Year of Award


Document Type

Thesis - Campus Access Only

Degree Type

Master of Arts (MA)

Degree Name

Communication Studies

Department or School/College

Department of Communication Studies

Committee Chair

Alan Sillars

Commitee Members

Christina Yoshimura, Paul Silverman


Collective Privacy Boundary Turbulence, Face Threat, Facework Strategies, Korean Confucianism, Privacy Rules


University of Montana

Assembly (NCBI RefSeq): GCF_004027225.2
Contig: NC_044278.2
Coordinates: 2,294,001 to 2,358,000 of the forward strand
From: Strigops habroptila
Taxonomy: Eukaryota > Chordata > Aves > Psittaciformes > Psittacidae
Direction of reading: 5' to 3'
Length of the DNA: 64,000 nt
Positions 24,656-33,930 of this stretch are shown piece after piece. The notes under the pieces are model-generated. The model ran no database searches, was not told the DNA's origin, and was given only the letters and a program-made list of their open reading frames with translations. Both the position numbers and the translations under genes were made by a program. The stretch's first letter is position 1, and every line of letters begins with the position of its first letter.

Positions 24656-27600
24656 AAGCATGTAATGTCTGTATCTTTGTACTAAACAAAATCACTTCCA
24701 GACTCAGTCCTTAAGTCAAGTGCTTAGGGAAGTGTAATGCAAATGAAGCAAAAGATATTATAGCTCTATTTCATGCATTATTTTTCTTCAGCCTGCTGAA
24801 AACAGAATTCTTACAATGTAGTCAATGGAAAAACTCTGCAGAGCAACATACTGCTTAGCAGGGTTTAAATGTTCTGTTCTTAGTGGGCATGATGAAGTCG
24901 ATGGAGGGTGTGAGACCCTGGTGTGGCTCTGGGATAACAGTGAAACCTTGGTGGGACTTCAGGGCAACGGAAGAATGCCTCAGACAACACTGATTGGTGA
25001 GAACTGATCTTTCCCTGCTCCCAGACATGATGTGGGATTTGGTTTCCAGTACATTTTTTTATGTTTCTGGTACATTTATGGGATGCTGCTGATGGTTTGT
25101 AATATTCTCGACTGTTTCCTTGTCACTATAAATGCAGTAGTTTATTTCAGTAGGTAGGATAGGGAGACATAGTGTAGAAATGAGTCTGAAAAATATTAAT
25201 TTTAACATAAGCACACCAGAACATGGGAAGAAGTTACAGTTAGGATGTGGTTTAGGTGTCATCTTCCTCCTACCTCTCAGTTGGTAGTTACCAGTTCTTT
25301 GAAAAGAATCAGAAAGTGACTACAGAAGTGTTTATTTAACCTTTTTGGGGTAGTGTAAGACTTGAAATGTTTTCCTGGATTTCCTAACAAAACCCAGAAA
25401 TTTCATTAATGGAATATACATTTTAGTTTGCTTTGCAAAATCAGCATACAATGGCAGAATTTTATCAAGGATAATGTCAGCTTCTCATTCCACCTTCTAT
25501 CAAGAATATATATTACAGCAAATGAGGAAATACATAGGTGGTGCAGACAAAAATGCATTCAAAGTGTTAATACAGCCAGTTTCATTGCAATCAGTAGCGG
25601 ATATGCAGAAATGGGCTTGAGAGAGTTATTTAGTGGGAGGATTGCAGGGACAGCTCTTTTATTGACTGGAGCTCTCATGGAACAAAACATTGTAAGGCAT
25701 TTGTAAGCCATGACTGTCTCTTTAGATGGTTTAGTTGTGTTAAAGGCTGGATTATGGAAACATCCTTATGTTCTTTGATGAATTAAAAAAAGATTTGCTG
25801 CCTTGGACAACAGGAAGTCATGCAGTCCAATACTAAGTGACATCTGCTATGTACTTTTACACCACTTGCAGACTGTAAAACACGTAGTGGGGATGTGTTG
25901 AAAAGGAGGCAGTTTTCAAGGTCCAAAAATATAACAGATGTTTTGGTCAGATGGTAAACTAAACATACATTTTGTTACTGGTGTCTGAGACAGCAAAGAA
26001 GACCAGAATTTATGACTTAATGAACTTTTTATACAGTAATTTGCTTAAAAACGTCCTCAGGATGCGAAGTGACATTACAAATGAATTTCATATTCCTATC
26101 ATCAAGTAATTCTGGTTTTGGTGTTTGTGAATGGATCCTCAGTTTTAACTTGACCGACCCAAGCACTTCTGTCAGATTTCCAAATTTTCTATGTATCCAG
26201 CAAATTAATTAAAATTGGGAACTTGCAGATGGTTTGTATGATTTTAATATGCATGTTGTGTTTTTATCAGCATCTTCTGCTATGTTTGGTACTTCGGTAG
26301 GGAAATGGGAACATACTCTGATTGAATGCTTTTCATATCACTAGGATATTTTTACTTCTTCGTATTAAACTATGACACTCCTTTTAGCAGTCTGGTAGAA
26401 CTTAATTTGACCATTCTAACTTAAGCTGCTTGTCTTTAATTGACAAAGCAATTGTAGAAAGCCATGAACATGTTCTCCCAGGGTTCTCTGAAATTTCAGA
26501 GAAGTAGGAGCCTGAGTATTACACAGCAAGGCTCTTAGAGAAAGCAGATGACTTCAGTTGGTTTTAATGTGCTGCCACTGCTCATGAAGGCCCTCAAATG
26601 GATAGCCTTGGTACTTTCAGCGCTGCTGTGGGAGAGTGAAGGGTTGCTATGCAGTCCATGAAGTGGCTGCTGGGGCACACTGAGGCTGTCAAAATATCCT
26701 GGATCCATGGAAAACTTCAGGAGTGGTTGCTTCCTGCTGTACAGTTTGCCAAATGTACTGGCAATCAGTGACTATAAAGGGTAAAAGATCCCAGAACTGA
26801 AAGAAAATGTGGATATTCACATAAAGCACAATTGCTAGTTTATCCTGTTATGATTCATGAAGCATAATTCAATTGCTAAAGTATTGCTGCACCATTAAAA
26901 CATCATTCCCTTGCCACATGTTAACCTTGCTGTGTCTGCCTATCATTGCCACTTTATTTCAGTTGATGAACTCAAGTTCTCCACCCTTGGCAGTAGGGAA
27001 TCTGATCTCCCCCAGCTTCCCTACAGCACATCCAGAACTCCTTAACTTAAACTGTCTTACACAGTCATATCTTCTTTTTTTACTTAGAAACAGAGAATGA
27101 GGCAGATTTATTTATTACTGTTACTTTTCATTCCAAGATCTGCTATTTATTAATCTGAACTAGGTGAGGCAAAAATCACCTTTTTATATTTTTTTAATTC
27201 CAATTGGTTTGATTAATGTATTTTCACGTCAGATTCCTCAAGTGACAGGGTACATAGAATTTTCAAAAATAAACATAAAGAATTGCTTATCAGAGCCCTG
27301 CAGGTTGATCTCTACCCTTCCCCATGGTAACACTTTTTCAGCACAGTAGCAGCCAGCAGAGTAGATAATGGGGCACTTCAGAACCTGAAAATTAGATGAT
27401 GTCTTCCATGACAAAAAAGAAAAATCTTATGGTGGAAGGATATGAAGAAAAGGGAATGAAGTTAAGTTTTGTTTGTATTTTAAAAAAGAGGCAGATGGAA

This study examined individuals’ perceived face threat and appropriateness of facework strategies when people witness one of their family members discloses family secrets to others. The disclosure of family secrets was framed as a face threatening situation where family’s collective privacy rules were violated (i.e., collective privacy boundary turbulence). Korean college students (N = 435) and U.S. college students (N = 343) completed the surveys. Participants were randomly assigned to evaluate one of eight hypothetical scenarios associated with the disclosure of family secretes. The scenarios reflected two cultural-level variables: an in-group and an out-group distinction and hierarchical relationships. The results showed that both Korean and U.S. participants perceived greater face threat when family secrets were disclosed to an out-group member than an in-group member. Korean participants perceived greater face threat than U.S. participants, regardless of the target of disclosure. Both Korean and U.S. participants perceived integrating facework as the most appropriate and dominating facework as the least appropriate facework strategies. Korean participants perceived dominating facework strategies as more appropriate than U.S. participants. Other findings showed self-construal that is culturally salient (Korean’s interdependent and U.S. American’s independent) was a predictor of facework strategies. Individual-level power distance better predicted Korean participants’ facework strategies than those of U.S. participants. This study revealed more cultural similarities than cultural differences in perceived face threat and facework strategies between Korean and U.S. cultures. This study also provided insight on critical methodological issue (cultural correction of mean scores) in cross-cultural research in communication.

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